Kubica suffers early suspension failure in Mugello 12 Hours
Former Formula 1 driver Robert Kubica saw his bid for a podium finish in the Mugello 12 Hours undone by an early suspension failure.
Kubica, tackling his first circuit race since the end of his grand prix career in 2010, put the MP Sports #777 Mercedes SLS AMG GT3 third on the grid in qualifying.
After contact with the #32 Ferrari 458 GT of Rory Butcher at the start while battling for second, the Polish driver was shuffled down to fourth place - and was running there when he was forced into the pits by a suspension failure less than 15 minutes into the race.
"When I arrived into the braking of the last corner, the front-right suspension failed, so we had to pit in," Kubica said.
"I was lucky it happened there because, the next corner, after the long straight, it would be quite tough to keep the car on the track."
The suspension failure appears to have been caused by the earlier contact between Kubica and Butcher's Ferrari.
The Polish driver recalled: "I was nearly P2 into the first corner, then, I don't know, I think the Ferrari driver didn't see me. I took a very safe approach when I saw him.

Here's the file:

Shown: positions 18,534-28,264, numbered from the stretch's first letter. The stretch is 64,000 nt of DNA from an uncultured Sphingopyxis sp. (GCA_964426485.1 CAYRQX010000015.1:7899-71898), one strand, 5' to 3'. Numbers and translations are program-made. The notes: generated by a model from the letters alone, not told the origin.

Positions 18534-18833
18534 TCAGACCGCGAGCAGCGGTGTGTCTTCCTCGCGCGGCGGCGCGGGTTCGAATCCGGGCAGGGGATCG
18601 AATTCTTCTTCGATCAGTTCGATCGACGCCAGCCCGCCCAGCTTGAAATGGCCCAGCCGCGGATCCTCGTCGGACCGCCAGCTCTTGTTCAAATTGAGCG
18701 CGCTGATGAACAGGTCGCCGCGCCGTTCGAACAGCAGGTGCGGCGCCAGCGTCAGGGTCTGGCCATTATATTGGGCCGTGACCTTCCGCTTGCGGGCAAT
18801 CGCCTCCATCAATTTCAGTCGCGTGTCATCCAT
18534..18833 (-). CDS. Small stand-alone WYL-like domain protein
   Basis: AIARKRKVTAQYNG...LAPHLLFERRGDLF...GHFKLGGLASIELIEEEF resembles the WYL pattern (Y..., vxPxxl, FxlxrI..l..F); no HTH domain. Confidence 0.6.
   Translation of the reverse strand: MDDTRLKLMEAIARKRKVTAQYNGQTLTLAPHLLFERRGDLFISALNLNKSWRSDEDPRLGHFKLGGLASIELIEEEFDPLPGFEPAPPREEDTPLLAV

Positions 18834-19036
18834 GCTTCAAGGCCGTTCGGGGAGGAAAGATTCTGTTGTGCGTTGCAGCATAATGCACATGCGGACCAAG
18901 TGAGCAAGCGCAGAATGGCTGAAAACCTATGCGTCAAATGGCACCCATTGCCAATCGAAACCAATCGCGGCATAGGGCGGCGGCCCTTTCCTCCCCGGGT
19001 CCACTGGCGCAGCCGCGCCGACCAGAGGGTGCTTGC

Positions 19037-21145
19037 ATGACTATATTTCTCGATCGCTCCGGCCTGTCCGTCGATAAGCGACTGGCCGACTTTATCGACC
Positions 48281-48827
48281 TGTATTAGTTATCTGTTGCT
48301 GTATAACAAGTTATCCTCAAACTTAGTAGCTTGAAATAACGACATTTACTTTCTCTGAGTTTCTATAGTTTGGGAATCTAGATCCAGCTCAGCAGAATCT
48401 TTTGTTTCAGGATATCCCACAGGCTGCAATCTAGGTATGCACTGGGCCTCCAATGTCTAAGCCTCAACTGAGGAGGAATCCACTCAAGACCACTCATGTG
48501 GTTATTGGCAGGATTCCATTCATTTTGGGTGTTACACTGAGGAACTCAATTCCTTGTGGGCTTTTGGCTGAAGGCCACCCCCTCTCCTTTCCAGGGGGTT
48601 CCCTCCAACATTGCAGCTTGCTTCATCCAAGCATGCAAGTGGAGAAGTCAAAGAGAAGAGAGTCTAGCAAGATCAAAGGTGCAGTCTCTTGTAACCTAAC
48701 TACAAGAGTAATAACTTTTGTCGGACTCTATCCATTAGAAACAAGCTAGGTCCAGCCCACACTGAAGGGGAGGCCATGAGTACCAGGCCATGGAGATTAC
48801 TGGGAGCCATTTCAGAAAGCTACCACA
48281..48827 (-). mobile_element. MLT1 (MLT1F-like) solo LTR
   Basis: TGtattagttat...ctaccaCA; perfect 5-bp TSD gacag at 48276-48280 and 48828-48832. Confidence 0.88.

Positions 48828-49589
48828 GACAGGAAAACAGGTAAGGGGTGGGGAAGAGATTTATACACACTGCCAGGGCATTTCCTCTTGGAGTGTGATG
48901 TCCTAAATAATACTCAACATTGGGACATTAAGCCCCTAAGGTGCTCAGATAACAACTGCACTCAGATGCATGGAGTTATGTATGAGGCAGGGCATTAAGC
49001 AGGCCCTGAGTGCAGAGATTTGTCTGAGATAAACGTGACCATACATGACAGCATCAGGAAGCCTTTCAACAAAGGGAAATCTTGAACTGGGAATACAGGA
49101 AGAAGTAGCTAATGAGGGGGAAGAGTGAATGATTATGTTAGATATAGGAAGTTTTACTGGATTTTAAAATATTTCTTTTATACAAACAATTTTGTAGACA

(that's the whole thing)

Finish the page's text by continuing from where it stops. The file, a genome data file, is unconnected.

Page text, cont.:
"We touched twice - it's a 12-hour race, our priority was to gain experience. I knew I had a long stint in front of me, we were saving quite a lot of fuel and I was planning to go very long - but unfortunately, luck was not on our side."
Not the end
As of the time of writing, the #777 car has rejoined the race almost 20 laps down, piloted by team owner Martin Prokop.
"We are here to gain experience so I hope Martin can enjoy [the rest of the race], I will have some driving," Kubica said. "The weather is good, so [we'll] enjoy the weekend."
The duo will also be joined by Paul White and Tom Onslow-Cole, who were set to start the race in fifth but had to strike a deal to join the #777 crew after their own #30 Ram Racing Mercedes gave out.
Having now made a competitive return to circuit racing, Kubica remains unsure as to what his motorsport programme will comprise in the coming months.
"I don't know what the future will bring me," he said. "It's my first GT race, first endurance race, so there's a lot to learn, it's a completely different category from what I am used to driving.
"So as I say, we tried to gain as much experience - if we'll be doing in the future some move events or I'll be driving somewhere else... new things are always quite exciting and it's always nice to learn.
When asked whether his foray into endurance racing could lead to a Le Mans 24 Hours entry in a couple of years, he said: "I don't know what I'll be doing next week, so I don't know what I'll be doing in a couple of years' time!"
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